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Big Lake National Wildlife Refuge

This beautiful refuge located some 15 miles west of Blytheville offers a plethora of natural resources for the outdoorsman.

Once a free-flowing river system, Big Lake National Wildlife Refuge changed to a lake/swamp ecosystem due to the New Madrid earthquakes of 1811-12. Today, Big Lake features a large area of wooded swamps as well as open water. The lake, with an average depth of three feet, is shallow and is bordered by a swamp of virgin cypress-tupelo trees, along with some black willow and buttonbush. A study in horticulture, the swamp also grows Smartweed, American lotus and water lily. Tree species on higher ground include cottonwood, green ash, hackberry, red maple, sycamore, river birch and a variety of oaks.

Big Lake National Wildlife Refuge is a true oasis of bottomland hardwood in an agriculturally developed area. To preserve its value, approximately 6,400 acres are designated as a National Natural Landmark and an additional 2,100 acres of the Natural Landmark are included in the United States Wilderness Preservation System.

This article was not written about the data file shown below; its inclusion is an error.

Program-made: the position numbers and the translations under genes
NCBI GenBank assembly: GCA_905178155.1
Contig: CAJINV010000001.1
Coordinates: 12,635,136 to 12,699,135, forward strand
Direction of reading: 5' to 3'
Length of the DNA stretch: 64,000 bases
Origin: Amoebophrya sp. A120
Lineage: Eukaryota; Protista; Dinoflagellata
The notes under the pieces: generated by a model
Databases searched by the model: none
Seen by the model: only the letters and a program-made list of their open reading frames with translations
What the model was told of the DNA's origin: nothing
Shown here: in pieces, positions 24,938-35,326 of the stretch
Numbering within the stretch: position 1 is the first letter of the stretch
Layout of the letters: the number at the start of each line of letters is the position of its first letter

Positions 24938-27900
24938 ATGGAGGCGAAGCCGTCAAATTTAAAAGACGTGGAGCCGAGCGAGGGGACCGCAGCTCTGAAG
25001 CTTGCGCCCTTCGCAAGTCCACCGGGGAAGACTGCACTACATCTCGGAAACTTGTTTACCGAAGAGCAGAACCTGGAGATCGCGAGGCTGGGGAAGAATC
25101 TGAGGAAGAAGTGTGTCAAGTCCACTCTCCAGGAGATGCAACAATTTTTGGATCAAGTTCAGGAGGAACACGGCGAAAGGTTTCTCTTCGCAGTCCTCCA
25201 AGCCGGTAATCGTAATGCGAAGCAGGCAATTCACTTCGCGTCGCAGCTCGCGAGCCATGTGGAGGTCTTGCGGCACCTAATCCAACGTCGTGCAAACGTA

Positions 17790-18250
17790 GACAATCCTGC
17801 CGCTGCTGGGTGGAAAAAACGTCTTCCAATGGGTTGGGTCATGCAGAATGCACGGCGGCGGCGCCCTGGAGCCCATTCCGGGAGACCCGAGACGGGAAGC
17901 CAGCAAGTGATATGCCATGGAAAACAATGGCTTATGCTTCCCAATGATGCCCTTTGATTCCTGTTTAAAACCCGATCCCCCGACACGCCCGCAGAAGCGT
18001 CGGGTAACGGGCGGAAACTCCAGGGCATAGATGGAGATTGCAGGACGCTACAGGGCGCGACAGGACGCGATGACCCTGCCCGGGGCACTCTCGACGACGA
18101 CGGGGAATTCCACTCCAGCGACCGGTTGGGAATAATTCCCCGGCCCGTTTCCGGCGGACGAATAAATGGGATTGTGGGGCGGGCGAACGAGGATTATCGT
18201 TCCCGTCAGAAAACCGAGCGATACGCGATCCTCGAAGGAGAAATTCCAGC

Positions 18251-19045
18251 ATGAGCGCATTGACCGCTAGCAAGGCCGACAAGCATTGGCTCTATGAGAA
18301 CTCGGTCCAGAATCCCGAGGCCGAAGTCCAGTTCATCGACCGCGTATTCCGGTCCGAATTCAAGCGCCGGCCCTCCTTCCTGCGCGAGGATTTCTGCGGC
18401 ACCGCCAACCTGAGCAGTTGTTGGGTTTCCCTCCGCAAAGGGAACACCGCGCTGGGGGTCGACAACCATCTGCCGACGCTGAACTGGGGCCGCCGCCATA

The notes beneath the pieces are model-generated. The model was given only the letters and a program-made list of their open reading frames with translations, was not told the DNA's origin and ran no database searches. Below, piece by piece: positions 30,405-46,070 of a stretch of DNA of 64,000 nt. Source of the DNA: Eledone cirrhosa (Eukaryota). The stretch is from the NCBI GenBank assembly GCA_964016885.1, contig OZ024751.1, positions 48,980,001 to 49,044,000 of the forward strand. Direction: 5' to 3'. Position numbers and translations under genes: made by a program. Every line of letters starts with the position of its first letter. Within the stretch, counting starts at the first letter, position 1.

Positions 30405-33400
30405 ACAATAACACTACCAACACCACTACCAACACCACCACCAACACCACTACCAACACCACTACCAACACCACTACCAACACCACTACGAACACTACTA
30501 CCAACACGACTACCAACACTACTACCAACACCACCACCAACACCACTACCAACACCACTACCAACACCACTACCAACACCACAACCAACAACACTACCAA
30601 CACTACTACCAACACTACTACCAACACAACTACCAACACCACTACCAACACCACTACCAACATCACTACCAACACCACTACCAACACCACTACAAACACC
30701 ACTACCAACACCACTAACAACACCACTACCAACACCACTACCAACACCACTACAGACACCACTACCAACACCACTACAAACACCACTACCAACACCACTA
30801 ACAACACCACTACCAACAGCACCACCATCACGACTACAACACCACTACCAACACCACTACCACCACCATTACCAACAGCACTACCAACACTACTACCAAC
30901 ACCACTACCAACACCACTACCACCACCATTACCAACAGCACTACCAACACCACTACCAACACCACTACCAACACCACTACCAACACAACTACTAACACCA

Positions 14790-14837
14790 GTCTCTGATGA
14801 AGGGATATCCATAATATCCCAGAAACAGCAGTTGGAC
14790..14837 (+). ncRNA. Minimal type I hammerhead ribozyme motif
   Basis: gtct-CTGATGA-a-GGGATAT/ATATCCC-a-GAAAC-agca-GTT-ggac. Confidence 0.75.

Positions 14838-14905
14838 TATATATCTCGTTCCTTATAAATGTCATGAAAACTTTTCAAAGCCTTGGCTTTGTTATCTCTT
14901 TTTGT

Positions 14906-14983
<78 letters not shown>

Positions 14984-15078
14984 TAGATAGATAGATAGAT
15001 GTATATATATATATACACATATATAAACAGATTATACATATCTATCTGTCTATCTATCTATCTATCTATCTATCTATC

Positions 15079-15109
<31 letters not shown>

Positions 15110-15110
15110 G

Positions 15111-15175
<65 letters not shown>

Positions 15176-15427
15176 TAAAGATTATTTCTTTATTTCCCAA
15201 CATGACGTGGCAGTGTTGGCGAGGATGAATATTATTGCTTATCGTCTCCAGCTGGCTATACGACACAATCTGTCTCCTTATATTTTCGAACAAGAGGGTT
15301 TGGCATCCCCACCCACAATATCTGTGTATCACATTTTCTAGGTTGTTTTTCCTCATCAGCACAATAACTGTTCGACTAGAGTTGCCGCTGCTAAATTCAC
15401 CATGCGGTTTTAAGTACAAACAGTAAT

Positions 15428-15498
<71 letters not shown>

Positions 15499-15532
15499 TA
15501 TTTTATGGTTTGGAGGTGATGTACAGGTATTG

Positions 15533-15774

A variety of water fowl seek winter refuge at Big Lake National Wildlife Refuge, which annually winters over 200,000 birds at peak numbers in January and February. Wood ducks are year-round residents, raising approximately 2,500 young per year in natural cavities and nest boxes. Bird species number over 225, and have been observed on the refuge and are frequently recorded by visiting ornithologists. Visitors often site numerous other wildlife, including beavers, otters, raccoons, wild turkeys, white-tailed deer, bobcat and the occasional armadillo. The stars of the show, however, are the spectacular eagles, nesting and flying throughout the reserve.

Visit Big Lake National Wildlife Refuge. From Blytheville, travel west on State Highway 18 approximately 15 miles. From Jonesboro, travel east on State Highway 18 approximately 35 miles. Headquarters is located on the north side of the highway. Various directional signs are located along the route — a route to a rewarding and enlightening view of nature in the Natural State!

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